This article is written by Ramanuj Mukherjee, CEO, LawSikho.

Many people approach me to recommend them to good law firms for jobs. This morning a student and someone I have mentored for a while approached me asking for a recommendation. It pained me to say no to her, knowing that it probably really upset her.

And then there is another student and mentee that I am aggressively recommending to my friends working in law firms. She is likely to get multiple offers soon. She is already doing an assessment internship too.

What is the difference? Why am I treating these two women, who are roughly of the same age and in a similar position in their career, so differently?

Before you decide, do consider my situation.

Here is what I know about the first person (who I refused to endorse) so far. Please tell me if you would recommend someone like this. 

She enrolled into one of our courses. She has done a total 3 assignments out of 50 that she was required to pass the course, out of 100 that we assigned to her. She barely showed up in any classes. I asked her to write some articles. Her writing is poor, and many of my interns do a better job. The articles are so full of typos and formatting errors that I dread to edit them. Still I helped her to write and publish 2-3 of them, which always took a long time because she will disappear in between.

Of course, I have given her time and counselling whenever she has called me and advised she could possibly do next. She is currently working in a small law firm and wishes to get into a big one. 

She wants me to refer her to some big law firms. 

Can I do so in good conscience, just to be nice to her?

https://lawsikho.com/course/diploma-companies-act-corporate-governance

Here is the thing. If I begin to recommend everyone for jobs, even the unsuitable people, my recommendations will cease to have any value. I did not think that this person is capable of doing a good job. Therefore, any recommendation will be totally dishonest. 

Who am I anyway? I run a random online education company. Law firm partners are mildly curious and often supportive of the work we do. There are others who are very suspicious and openly express contempt about online education.

We are slowly winning the faith and favour of Indian legal recruitment community. The last thing we can afford to do is refer the wrong people to the wrong job.

Law firm partners are barely willing to give someone the time of a meeting if we recommend them because they are usually curious about the work we do or because they are pleased with the candidates we have sent before.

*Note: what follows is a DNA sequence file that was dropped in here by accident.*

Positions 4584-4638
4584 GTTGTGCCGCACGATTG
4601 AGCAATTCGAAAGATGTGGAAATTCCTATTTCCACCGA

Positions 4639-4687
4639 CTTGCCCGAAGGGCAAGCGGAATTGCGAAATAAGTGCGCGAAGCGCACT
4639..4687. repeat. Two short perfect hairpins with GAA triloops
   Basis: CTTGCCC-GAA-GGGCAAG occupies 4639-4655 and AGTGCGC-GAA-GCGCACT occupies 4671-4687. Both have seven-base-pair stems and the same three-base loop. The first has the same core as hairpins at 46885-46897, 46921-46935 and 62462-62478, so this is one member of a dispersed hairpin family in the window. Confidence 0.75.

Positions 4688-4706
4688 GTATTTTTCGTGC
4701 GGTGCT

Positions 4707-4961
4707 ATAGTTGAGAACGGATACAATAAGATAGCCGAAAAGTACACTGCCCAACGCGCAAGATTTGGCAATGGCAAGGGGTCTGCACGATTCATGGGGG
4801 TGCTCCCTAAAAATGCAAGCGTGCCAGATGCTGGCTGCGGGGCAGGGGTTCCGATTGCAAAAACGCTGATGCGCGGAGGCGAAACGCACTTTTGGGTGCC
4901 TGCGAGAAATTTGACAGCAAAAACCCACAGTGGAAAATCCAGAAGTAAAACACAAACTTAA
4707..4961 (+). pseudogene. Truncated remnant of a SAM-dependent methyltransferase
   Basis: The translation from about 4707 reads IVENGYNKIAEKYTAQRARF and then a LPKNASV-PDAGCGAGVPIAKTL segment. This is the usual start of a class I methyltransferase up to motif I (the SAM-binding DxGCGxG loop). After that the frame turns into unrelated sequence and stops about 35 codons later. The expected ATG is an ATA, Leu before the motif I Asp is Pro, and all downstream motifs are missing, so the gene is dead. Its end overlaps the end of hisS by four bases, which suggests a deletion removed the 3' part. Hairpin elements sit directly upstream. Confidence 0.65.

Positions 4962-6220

Should we jeopardize that?

So what kind of people do we refer instead?

Another person that I have been mentoring since last 6 months is a lawyer with 2 years of experience from Mumbai. She has not only completed her course successfully and attended 90% of classes, but also did really well on her weekly assignments. What is more, she has published a total of over 30 articles on M&A, venture capital and tax till date in last 6 months, and she is working on a list of 20 more articles to take her tally to 50.

By the way, many of her articles run into 10,000-15,000 words.

She knows more about Takeover Code, FDI policy and FVCI regulations than I know. 

I am super proud to introduce her to anyone who would listen as our student. Any interview she gives, I know the lawyers taking her interview will be super impressed by her.

Both the people had access to the same training, same materials and same mentorship opportunities.

What you do with it is totally up to you. Just buying a course do not give you the tickets of heaven. You get a path, and you have to walk it.

I am tempted to tell you about another former trainee. When she got an assessment internship through my partner Abhyuday’s recommendation, she did so well on her job, that her 1 month assessment internship was cut short just after one week and she was confirmed immediately. 

The partner called Abhyuday and told him to refer more people like her.

That’s what we want to do.

We have a policy of recommending people to law firms who we know will do well and exceed expectations. Let it be clear that we will not recommend anyone else. And that is why our recommendation holds value, and in fact increases in value, over time.

We can help you if you help yourself.

Here are the courses in which you can benefit from this system, and enrollment in currently open:

Diploma in Intellectual Property, Media and Entertainment Laws  

Diploma in Advanced Contract Drafting, Negotiation and Dispute Resolution 

Diploma in M&A, Institutional Finance and Investment Laws (PE and VC transactions) 

Diploma in Cyber Law, Fintech Regulations and Technology Contracts 

Diploma in Entrepreneurship Administration and Business Laws 

Diploma in Companies Act, Corporate Governance and SEBI Regulations 

 

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